Andrew Chung graduated from USC with a BA in East Asian Area Studies and Communication in May 2011, and also took part in EASC’s Global East Asia program to Korea in summer 2010. Upon finishing school, Andrew traveled to Korea again to participate in the Teach and Learn in Korea (TaLK) program, where he taught English for a year and a half. He is currently enrolled in a Korean language program at Sogang University in Seoul.
How did you become interested in East Asia?
In high school, AP European History piqued my interest in the development of the Western nations we know today and how they each came to their current circumstances. Soon after, I also felt more compelled to study the Korean language and about Korea after traveling there in the summer of 2005 with my father, who is Korean. Seeing how closely situated China, Japan, and Korea are and their influence on each other, I quickly became entranced by Eastern cultures, their history, and their development on a regional level.
How was your experience on the Global East Asia Korea program in 2010 and how did it impact you?
The Global East Asia Korea program in 2010 was enlightening and helped me to become more comfortable with living and studying in Korea as a resident, as opposed to two previous visits to Korea as a tourist. The program also helped me to make several friends in Seoul with whom I still keep in regular contact. As a result of this wide base of experiences, I gained a greater perspective and understanding of Korea in addition to a desire to learn more still.
Tell us about what you have been doing since you graduated from USC in 2011 and your experiences abroad.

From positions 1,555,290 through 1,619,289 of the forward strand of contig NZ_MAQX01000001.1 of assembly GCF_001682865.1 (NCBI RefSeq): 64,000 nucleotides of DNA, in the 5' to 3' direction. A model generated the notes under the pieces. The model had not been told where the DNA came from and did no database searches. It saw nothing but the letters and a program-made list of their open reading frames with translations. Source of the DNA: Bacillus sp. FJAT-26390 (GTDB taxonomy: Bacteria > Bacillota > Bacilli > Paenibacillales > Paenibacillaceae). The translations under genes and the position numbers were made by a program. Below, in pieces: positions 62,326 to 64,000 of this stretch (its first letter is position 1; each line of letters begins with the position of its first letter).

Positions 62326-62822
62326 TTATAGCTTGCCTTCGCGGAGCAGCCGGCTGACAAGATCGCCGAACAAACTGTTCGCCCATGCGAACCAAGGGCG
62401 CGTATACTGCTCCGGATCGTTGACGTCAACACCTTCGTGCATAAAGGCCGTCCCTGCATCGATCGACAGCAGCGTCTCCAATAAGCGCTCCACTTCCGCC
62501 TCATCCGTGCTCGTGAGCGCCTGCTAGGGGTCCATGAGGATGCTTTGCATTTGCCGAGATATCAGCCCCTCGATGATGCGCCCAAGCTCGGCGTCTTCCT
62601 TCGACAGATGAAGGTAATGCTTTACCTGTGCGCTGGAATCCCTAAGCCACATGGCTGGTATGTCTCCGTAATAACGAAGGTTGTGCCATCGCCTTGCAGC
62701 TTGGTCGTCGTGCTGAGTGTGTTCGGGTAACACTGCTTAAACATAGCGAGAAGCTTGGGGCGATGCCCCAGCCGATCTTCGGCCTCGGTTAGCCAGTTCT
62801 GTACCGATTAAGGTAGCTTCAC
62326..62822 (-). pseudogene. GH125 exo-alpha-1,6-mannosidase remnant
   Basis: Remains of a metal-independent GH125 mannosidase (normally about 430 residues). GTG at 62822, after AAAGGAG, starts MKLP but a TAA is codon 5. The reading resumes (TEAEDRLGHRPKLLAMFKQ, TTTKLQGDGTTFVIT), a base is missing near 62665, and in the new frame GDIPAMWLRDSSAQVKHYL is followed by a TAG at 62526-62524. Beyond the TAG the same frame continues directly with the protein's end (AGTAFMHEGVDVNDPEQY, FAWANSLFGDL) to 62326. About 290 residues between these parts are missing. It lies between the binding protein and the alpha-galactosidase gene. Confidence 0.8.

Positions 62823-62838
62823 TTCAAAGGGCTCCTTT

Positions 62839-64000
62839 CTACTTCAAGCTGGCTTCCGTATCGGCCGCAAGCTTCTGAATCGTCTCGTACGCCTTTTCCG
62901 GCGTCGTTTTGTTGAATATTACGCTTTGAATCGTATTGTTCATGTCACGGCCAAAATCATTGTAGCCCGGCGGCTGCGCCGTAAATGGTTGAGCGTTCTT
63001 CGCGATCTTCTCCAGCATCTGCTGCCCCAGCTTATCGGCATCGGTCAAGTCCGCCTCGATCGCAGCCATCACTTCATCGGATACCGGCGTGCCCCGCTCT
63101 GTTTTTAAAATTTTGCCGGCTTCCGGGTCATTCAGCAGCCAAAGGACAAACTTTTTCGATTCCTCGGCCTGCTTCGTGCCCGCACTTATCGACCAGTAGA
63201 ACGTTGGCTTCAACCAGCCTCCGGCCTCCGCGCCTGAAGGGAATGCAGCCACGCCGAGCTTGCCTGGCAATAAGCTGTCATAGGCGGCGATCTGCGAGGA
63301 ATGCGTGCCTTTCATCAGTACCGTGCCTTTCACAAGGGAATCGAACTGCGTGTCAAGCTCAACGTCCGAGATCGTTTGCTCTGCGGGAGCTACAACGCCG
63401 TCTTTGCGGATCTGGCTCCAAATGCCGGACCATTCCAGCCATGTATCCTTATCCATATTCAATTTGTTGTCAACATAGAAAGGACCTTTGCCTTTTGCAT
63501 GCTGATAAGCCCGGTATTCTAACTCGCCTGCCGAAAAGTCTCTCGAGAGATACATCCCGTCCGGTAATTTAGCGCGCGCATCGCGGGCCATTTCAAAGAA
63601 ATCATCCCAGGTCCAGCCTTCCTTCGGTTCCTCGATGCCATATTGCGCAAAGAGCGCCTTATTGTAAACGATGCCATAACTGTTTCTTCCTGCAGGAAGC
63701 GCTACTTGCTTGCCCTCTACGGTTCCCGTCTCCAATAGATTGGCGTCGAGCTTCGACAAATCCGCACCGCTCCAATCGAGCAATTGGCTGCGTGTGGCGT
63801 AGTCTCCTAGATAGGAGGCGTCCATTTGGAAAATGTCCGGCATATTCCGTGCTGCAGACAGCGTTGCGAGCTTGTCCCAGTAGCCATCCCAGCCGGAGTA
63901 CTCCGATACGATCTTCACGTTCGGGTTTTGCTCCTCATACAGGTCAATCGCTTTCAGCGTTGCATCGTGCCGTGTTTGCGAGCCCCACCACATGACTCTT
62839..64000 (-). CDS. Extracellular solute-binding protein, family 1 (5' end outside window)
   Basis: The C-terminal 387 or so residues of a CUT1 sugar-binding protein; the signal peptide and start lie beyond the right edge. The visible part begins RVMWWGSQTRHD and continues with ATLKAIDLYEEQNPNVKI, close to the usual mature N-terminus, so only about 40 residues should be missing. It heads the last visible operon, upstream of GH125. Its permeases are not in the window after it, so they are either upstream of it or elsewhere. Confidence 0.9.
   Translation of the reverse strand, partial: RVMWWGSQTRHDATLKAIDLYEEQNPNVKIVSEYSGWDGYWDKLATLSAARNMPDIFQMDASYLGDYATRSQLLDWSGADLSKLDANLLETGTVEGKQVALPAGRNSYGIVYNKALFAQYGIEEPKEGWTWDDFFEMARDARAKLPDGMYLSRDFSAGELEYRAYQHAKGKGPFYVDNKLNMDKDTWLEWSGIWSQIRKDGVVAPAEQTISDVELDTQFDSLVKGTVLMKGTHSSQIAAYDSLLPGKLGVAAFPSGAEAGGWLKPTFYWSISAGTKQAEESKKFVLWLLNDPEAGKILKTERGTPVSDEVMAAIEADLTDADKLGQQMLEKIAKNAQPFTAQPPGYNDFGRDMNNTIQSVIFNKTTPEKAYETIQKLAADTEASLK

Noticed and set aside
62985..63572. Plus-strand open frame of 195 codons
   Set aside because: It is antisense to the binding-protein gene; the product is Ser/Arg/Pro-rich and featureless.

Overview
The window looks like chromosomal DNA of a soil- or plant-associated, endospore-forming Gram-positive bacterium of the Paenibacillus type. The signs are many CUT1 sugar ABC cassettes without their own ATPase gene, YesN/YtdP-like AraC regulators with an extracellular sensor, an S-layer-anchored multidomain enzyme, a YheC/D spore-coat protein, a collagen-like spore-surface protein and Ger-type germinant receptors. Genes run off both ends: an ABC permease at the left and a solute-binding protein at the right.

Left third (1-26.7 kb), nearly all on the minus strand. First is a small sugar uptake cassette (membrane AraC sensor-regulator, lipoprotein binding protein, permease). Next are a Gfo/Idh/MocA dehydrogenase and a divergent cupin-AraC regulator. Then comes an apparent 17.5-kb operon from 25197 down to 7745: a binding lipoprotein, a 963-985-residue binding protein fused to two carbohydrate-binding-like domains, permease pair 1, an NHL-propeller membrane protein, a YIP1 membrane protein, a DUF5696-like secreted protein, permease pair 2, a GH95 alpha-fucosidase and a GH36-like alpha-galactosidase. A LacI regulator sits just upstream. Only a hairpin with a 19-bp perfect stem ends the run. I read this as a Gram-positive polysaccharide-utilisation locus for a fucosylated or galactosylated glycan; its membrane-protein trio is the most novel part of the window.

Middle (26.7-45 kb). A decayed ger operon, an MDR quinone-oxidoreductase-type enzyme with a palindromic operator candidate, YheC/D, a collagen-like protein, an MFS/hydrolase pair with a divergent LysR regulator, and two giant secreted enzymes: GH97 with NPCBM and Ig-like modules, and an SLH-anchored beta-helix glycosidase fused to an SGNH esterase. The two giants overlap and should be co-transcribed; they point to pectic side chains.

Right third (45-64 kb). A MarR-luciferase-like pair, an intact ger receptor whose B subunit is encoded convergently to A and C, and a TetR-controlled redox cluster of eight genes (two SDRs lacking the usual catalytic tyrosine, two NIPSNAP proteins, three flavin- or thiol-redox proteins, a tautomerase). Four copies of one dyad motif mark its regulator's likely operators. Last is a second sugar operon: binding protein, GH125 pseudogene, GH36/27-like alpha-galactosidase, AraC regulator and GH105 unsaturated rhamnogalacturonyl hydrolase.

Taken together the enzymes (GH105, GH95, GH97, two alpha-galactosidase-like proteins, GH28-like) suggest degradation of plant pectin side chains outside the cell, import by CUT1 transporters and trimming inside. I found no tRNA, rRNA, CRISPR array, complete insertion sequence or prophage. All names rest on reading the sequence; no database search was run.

Even before graduation in May 2011 I sent in my application to Teach and Learn in Korea (TaLK), an English teaching program aimed at placing native English-speaking college graduates or current college students in rural elementary schools in order to promote greater spoken English proficiency. After graduating and being accepted into the TaLK program, I lived and worked in a small city called Boryeong on the west coast of South Korea near the middle of the country. Despite the difficulties of working with children and adapting to life in a foreign language, I enjoyed my experiences and renewed my contract for 6 months beyond the original one year I signed up for. I made a lot of friends and met many relatives during this time, but I felt that something was always missing from our relationships because of difficulties communicating in Korean and/or English. Since finishing my contract with TaLK, I enrolled in a Korean language program at Sogang University in Seoul and am now studying the language intensively.
What did you value most about being an EAAS major, and what advice do you have for current students?
As an EAAS major, I use my background knowledge in East Asia as a framework for understanding the environment I now live in and the people I interact with daily. It was, and still is, invaluable both in getting me to where I am now and for trying to make sense of what direction to take in the present.
I would suggest that current students look into government scholarship programs to study abroad, both those offered by their home country and the country they want to visit. There seem to be a lot of language programs that are only offered to current students, so take advantage of them. Look into the possibility of studying abroad for a semester or a year, and don’t worry too much about graduating later than you initially planned. Like I mentioned, most of the programs are limited to current students only and so once you graduate you lose what could potentially be an all-expenses-paid study abroad experience.
What are your future career/academic goals?
I’m not sure whether my future lies in Korea, the U.S., teaching, business, etc., but for the immediate future I am hoping to find a job in Korea. I would like to stay here so that I can continue to learn and practice Korean, and make sure that I don’t forget what I am studying right now in my language program. My plan is to apply for a job at the U.S. Embassy in Seoul or find other work, and then re-evaluate in a year or two whether to keep working or pursue a different career path and/or a graduate degree.